Nestled into the waters of Casco Bay in Portland, Maine, is a stand of discarded pilings, worn and decaying wooden posts that once supported a long-gone commercial dock. As of today, and until November of this year, Portlanders and visitors to the city will see some unusual creatures among the pilings. Local artist Andy Rosen has built two deer out of aluminum, steel, and foam, outfitted them with long, slender stilts, and planted them right in the water—part of a nationwide set of art installations funded by Science Rising and the Union of Concerned Scientists (UCS).
“These seemingly derelict spaces where animals reside, or where nature is being pushed out and growing back in, are very interesting to me,” says Rosen of his decision to locate his installation TREAD by the pilings. “I’m thinking about these deer as non-seafaring animals that are now seafaring animals—it’s almost like a folk tale of my own.”
UCS has awarded six grants of $10,000 this year to individuals and artist collectives in six American cities, as part of its pilot Art for Science Rising initiative. Art for Science Rising funds public-facing art that highlights the importance of science to protecting our health and safety; each event associated with these installations is staged as part of Science Rising, a national movement to ensure science is front and center in decision-making processes that affect everyone in the US.
Rosen says he’s pleased to be part of this conversation on science, noting that the waters of the Gulf of Maine, where the deer are located, are warming faster than most of the global ocean.
“My work for the last 15 years reflects my relationship with the environment,” he explains. “I’ve been thinking about the metaphors that are often used for climate change—how we visualize what this huge, perhaps abstract thing is—and this is a way to figure that out on my own terms. We as artists who are interested in these things must help visualize what’s going on.”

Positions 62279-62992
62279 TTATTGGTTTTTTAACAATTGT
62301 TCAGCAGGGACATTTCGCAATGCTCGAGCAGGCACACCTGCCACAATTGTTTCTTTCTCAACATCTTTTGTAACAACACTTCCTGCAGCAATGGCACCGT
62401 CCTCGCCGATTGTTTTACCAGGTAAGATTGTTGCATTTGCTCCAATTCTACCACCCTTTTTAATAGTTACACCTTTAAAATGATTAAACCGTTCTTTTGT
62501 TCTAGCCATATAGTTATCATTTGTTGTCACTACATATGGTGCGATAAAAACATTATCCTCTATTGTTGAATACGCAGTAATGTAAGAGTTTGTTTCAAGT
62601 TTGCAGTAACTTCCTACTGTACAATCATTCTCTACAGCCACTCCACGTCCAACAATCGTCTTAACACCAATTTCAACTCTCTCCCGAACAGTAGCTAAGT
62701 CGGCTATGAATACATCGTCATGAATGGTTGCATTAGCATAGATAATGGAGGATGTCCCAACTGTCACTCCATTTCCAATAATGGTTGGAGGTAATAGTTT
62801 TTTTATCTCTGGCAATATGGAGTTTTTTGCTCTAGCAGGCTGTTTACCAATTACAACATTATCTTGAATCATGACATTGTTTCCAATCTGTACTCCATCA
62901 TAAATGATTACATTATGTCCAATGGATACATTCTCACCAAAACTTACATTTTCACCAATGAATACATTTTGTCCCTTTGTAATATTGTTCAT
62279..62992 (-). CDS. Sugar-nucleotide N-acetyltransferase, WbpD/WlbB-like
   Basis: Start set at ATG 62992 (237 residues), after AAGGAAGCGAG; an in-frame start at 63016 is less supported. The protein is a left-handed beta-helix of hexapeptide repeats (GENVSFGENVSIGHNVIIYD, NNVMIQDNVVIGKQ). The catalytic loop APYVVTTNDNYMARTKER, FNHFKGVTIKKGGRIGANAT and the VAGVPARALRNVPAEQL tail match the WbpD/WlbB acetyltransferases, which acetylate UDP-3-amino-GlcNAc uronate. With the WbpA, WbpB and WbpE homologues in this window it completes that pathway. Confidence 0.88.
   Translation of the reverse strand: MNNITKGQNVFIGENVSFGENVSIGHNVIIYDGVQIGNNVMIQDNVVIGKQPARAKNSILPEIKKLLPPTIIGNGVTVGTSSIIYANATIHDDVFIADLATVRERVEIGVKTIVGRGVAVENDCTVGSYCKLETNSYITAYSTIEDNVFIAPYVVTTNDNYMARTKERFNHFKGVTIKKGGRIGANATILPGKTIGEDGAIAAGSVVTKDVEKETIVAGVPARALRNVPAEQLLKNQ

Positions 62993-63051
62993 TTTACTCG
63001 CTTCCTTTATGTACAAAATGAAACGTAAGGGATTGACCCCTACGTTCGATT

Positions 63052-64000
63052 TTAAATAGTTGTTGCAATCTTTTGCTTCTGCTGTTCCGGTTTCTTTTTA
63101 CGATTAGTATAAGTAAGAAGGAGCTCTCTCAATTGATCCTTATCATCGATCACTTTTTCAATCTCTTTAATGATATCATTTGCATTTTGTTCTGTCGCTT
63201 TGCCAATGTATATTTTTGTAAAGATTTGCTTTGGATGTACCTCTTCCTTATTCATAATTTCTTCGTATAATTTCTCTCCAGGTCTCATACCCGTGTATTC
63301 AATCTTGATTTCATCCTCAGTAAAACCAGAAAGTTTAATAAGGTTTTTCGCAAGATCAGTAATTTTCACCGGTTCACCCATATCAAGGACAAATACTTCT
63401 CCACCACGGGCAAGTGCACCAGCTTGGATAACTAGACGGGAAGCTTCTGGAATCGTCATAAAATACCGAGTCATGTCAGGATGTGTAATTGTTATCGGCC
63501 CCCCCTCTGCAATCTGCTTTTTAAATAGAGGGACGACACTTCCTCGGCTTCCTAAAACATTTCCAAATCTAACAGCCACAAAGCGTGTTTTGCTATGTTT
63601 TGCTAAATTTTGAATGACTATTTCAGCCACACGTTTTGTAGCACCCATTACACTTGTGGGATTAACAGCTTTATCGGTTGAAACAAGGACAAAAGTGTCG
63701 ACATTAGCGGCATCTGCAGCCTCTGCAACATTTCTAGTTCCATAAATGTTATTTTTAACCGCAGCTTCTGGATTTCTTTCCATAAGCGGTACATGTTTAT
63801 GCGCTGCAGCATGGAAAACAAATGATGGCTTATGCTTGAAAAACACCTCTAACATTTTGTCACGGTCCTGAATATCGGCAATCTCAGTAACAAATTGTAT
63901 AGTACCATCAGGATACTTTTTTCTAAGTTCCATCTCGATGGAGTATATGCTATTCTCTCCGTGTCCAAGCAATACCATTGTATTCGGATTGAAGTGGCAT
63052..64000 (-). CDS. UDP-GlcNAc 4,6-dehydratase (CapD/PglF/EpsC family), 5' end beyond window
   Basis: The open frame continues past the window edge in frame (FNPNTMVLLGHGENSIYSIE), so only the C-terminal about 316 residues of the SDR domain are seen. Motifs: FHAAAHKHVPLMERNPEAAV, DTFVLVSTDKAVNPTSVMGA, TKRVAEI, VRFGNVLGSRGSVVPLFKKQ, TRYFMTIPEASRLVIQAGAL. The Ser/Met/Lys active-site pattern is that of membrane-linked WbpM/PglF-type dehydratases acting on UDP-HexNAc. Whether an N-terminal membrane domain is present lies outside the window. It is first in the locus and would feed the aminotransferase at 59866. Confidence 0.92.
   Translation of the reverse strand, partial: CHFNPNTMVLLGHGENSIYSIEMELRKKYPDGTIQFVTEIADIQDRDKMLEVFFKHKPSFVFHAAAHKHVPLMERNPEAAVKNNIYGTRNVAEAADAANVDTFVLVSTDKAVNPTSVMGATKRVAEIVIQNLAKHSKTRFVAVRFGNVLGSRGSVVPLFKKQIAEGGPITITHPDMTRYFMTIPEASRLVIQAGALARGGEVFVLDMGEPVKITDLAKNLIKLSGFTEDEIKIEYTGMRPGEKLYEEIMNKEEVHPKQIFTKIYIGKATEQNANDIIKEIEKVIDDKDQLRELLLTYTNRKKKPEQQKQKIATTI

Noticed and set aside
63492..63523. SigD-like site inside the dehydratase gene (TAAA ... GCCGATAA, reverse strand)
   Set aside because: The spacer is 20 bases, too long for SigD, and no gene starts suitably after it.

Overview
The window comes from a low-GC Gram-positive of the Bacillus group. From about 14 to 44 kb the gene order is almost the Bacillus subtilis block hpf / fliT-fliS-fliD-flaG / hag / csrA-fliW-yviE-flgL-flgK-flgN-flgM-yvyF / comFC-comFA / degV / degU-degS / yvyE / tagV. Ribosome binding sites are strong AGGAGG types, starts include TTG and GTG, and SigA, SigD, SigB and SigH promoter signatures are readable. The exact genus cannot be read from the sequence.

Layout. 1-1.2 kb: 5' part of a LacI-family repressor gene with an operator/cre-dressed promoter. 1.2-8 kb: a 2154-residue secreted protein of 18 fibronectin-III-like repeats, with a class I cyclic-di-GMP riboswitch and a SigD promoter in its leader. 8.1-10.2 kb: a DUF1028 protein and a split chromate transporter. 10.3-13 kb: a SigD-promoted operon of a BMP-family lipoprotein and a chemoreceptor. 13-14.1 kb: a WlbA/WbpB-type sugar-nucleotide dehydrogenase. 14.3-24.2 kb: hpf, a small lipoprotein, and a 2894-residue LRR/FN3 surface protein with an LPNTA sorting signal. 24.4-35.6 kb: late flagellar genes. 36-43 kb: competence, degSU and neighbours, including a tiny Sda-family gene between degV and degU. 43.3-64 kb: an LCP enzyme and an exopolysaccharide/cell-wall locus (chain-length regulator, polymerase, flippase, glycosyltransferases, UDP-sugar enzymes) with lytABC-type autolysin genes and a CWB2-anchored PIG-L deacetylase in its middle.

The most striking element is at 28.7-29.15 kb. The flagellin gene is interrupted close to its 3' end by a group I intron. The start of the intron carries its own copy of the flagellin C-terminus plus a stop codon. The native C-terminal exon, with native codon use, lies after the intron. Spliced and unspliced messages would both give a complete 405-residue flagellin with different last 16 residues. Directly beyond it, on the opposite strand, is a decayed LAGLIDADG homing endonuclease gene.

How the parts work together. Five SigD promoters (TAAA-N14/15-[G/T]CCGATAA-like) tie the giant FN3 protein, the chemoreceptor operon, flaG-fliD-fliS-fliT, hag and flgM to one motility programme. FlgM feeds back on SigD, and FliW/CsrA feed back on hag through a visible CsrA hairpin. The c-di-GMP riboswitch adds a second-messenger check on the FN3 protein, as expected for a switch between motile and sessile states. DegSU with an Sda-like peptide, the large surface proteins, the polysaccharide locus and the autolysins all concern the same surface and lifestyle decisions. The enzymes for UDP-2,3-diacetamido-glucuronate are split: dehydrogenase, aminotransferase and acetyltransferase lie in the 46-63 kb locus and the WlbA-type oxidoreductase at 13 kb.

When the tide comes in, Rosen says, the deer will be partially or nearly fully submerged. When it recedes, the stilts will be visible. “There’s something about the presence of the water that I can’t predict, that’s peaceful and threatening at the same time,” he says. “I’m trying to imagine an experience through some other being.”
If you look closely at TREAD, you might observe a personal element of the work that Rosen, who has two children, did not intend as its main message. His deer are young, not fully grown—intentionally, says the artist.
“In some ways, these deer are taking on the characteristics of my children,” he says. “This is a way in which I can envision what the future is like, on a very personal scale.” The other five Art for Science Rising installations are scheduled for unveiling later in September.
Artist’s statement for TREAD:
My works address how my conception of the environment is influenced largely by a fairytale-esque sense of how the world works. In the space between imagination and reality is an attempt to better understand the human role in the natural world. This particular tale tells of the effects of rising seas and habitat encroachment.
This is future folklore: about the dislocation of animals from their traditional habitat and their imagined adaptation in a new one. Outfitted with stilts, these young deer set out on a voyage amidst abandoned wooden pilings—themselves once in another habitat, perhaps together as trees—and the hulking modernity of gleaming white cruise ships docked just beyond. Amidst the coming and going of travelers for pleasure is an imagined scene of animals traveling for other purposes.
You may look at this work and see animals out of place. Do you also see us?
This blog was originally posted in August 2018 by the Union of Concerned Scientists. https://www.ucsusa.org/why-are-there-deer-water-maine